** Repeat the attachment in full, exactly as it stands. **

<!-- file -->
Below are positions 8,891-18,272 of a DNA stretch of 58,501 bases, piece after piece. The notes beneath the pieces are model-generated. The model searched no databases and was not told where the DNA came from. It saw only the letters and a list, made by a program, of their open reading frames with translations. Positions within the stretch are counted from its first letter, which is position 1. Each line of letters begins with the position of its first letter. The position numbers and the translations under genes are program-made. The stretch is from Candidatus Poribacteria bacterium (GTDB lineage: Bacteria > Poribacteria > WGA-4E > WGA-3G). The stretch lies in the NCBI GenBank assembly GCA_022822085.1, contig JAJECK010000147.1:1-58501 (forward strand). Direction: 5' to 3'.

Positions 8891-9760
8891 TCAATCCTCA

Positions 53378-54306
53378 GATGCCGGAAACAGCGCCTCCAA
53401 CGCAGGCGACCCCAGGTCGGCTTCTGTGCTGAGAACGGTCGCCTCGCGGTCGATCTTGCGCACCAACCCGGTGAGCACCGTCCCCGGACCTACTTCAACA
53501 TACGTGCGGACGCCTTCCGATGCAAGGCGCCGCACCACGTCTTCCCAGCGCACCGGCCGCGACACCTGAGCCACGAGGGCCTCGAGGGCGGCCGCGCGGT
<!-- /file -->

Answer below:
Below are positions 8,891-18,272 of a DNA stretch of 58,501 bases, piece after piece. The notes beneath the pieces are model-generated. The model searched no databases and was not told where the DNA came from. It saw only the letters and a list, made by a program, of their open reading frames with translations. Positions within the stretch are counted from its first letter, which is position 1. Each line of letters begins with the position of its first letter. The position numbers and the translations under genes are program-made. The stretch is from Candidatus Poribacteria bacterium (GTDB lineage: Bacteria > Poribacteria > WGA-4E > WGA-3G). The stretch lies in the NCBI GenBank assembly GCA_022822085.1, contig JAJECK010000147.1:1-58501 (forward strand). Direction: 5' to 3'.

Positions 8891-9760
8891 TCAATCCTCA

Positions 53378-54306
53378 GATGCCGGAAACAGCGCCTCCAA
53401 CGCAGGCGACCCCAGGTCGGCTTCTGTGCTGAGAACGGTCGCCTCGCGGTCGATCTTGCGCACCAACCCGGTGAGCACCGTCCCCGGACCTACTTCAACA
53501 TACGTGCGGACGCCTTCCGATGCAAGGCGCCGCACCACGTCTTCCCAGCGCACCGGCCGCGACACCTGAGCCACGAGGGCCTCGAGGGCGGCCGCGCGGT